The History of Hubble Space Telescope.

The History of Hubble Space Telescope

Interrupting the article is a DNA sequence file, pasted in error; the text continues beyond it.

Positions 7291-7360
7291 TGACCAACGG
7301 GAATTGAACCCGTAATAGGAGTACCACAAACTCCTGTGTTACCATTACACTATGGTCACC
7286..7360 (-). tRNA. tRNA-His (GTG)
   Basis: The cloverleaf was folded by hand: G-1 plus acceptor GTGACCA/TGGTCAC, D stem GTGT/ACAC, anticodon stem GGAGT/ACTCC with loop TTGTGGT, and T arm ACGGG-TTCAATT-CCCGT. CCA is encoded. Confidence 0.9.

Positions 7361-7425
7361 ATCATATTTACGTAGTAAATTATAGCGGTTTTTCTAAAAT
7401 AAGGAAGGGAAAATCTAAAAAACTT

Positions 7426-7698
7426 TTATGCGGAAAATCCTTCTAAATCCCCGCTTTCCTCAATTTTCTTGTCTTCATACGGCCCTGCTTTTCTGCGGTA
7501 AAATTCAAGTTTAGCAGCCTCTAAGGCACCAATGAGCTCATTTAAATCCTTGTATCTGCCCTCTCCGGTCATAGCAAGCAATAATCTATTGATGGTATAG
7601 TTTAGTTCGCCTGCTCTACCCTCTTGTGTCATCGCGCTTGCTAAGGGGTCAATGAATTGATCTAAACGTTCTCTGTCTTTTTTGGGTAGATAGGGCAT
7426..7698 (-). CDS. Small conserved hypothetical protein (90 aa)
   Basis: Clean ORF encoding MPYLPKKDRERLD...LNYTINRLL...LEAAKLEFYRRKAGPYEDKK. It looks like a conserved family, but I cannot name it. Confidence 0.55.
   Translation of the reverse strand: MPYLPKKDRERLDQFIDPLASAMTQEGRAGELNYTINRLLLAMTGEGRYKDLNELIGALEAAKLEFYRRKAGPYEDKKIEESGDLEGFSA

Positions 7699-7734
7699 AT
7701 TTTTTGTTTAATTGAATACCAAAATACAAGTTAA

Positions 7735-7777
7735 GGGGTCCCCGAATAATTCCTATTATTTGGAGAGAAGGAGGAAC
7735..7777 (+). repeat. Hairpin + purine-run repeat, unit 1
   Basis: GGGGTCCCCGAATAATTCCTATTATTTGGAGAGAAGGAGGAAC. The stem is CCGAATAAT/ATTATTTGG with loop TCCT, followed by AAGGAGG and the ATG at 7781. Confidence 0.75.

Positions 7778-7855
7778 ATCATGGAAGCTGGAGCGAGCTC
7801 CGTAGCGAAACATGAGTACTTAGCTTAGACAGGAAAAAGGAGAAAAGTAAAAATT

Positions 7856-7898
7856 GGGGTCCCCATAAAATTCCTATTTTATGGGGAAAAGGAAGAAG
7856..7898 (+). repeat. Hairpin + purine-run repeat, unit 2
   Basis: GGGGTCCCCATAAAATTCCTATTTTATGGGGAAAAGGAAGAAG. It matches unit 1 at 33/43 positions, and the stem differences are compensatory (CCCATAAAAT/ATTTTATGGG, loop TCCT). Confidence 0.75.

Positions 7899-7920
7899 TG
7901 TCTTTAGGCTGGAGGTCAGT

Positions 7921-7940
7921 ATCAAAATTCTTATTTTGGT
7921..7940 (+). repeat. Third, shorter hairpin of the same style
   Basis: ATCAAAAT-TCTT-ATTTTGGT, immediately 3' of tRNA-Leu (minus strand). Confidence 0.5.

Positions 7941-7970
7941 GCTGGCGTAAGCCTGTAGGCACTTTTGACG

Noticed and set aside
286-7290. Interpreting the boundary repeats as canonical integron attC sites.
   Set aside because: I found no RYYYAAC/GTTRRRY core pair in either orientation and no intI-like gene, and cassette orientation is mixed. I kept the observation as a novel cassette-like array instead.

This is about the history of the Hubble Space Telescope. Starting in 1946 with an idea, it’s still orbiting the planet. So if you want to know all about Hubble Space Telescope’s history, then this article is for you. Let’s get started! Hubble Space Telescope’s History Hubble Space Telescope has quietly orbited Earth for just shy of three decades.  Indeed, the scope has been our window into deep space, unlocking some of the universe’s greatest mysteries.  Not to mention, Hubble has delivered some of mankind’s most detailed, break-taking photos of the cosmos.  But, Hubble’s turbulent past and its long road to launch may shock you.  Why Build a Space Telescope? Hubble launched in April 1990. However, desires and concepts for space-based optics date back to World War II.  Yale professor Lyman Spitzer published his paper, Astronomical Advantages of an Extra-Terrestrial Observatory, in 1946. Primarily, Spitzer detailed how Earth’s atmosphere obstructs starlight, which an extra-terrestrial scope could avoid.  Furthermore, Earth’s atmosphere blocks valuable light, like X-rays from stars and galaxies.  Whereas telescopes in orbit would receive this light, and thus, far more useful information about our universe. Later, Spitzer headed the national committee to plan such a large orbiting observatory.  Finally, in 1969, the committee published its full report, urging the approval and construction of an orbiting space telescope.  Overall, the report pleads, in great detail, why a space-based telescope would allow ground-breaking research and development in cosmology. NASA Joins the Party Next, bringing a space telescope to life meant winning NASA’s crucial influence.  Firstly, NASA and contractors conducted deep research into the difficulties and hurdles of constructing such a fantastic tool. Among the most important initial decisions, the project’s timeline.  Simply put, should small phases gradually work up to the grand, full-sized space telescope? Or, should one large project construct the complete space telescope? Meanwhile, NASA’s plans for a Space Shuttle were now approved and in motion.  In particular, the Space Shuttle program vastly widened NASA’s flexibility for lofty and progressive projects.  Not to mention, many credit this new flexibility as the tipping point for Hubble’s approval. The Elephant in the Room … Funding At last, with NASA on board, the project that would ultimately become Hubble Space Telescope had a hopeful and promising future. But, one massive piece was still missing, funding. At first, the all-in price tag for the project rang in at $400 to $500 million.  Which, at the time, was an astronomical amount of budgeting for space endeavors.  In other words, an incredibly tough sell for federal funding. In fact, in 1975, funding was initially denied unanimously by a House Appropriations Committee. Yet, in true competitive spirit, denial only spawned determination. Before long, a full-fledged campaign to build the telescope, pioneered by NASA and influential astronomers, arose. In fact, Spitzer again headed the project, helping lead the charge. Even internationally, what would become the European Space Agency (ESA) lent its hand, providing cost-efficient solar panels.  Ultimately, such global synergies birthed plans for international collaboration on this project and future projects, like the International Space Station.  In the end, international teamwork scientifically benefits all parties. Not to mention, large costs, previously isolated to one country, could now be split, drastically reducing costs! Furthermore, reductions in telescope mirror sizes and international collaboration eventually brought estimated prices to $200 million, half of the original budget.  Finally, in 1977, congress green-lit the budget, and the Large Space Telescope Project was officially born. Construction Begins Construction of Hubble’s delicate mirrors is underway. In 1978, design began with contracts awarded to both Perkin-Elmer Corporation for a mirror and Lockheed Missiles and Space Company for the spacecraft. Originally, a 1983 launch would encounter several long delays. After all, while the mirror was completed in 1981, the final spacecraft assembly would not even begin until 1985. However, 1983 would earn its place in history for naming the telescope after the notable astronomer Edwin P. Hubble.  Famous for his research of stars and galaxies, Hubble was the first to discover the universe’s expansion. At Last, Launch Time Arrives … Twice Finally, with Hubble’s assembly complete, NASA prepared for a 1986 launch.  However, one of the spaceflight’s greatest tragedies struck. Space Shuttle Challenger launched into the Florida skies on a cold January morning during what seemed a routine launch.  Suddenly, only a minute into the flight, Challenger exploded, tragically killing all crew members. Again, Hubble’s launch and future were uncertain.  On account of Challenger’s sad demise, NASA delayed all launches indefinitely. Resuming launches in 1988, NASA was again prepared to launch.  Finally, on the morning of April 24, 1990, the Hubble Space Telescope launched aboard Discovery.  Included in the telescope’s initial payload were the following instruments: Wide Field Planetary Camera Goddard spectrograph Faint Object Camera (FOC) Literally, after decades of waiting and lobbying, Hubble Space Telescope was in orbit, ready to amaze. Blurry Images and Worldwide Broken Hearts Only weeks into its mission, Hubble immediately returns blurry, out-of-focus images.  Indeed, the images allowed astronomers to observe and study the cosmos.  However, after record-breaking funding and years of planning, Hubble’s images were truly a point of embarrassment and despair.  Not to mention, NASA’s reputation was in grave danger. In fact, initial images from the telescope looked like this: An aberration caused part of the high-tech scope’s mirror to be too flat, poorly receiving light.  In pure disarray, staff members scrambled to devise a fix for the mirror.  A Triumphant, Ground-Breaking Repair Finally, in time for Hubble’s first scheduled maintenance and servicing mission in 1993, a plan was hatched. Corrective Optics Space Telescope Axial Replacement (COSTAR) would be implemented.  Basically, the instruments would compensate for the mirror’s aberrations, allowing the scope to properly function. In December 1993, a record-setting five consecutive spacewalks were conducted, allowing crew members of the STS-61 mission to service Hubble.  Ultimately, COSTAR and several new instrument replacements allowed visual corrections for Hubble’s mirrors, thus correcting the problems. Immediately, upon STS-61’s arrival back on Earth, the triumphant mission proved to be a genuine success.  At last, Hubble Space Telescope was returning crystal-clear images of the cosmos. Hubble: …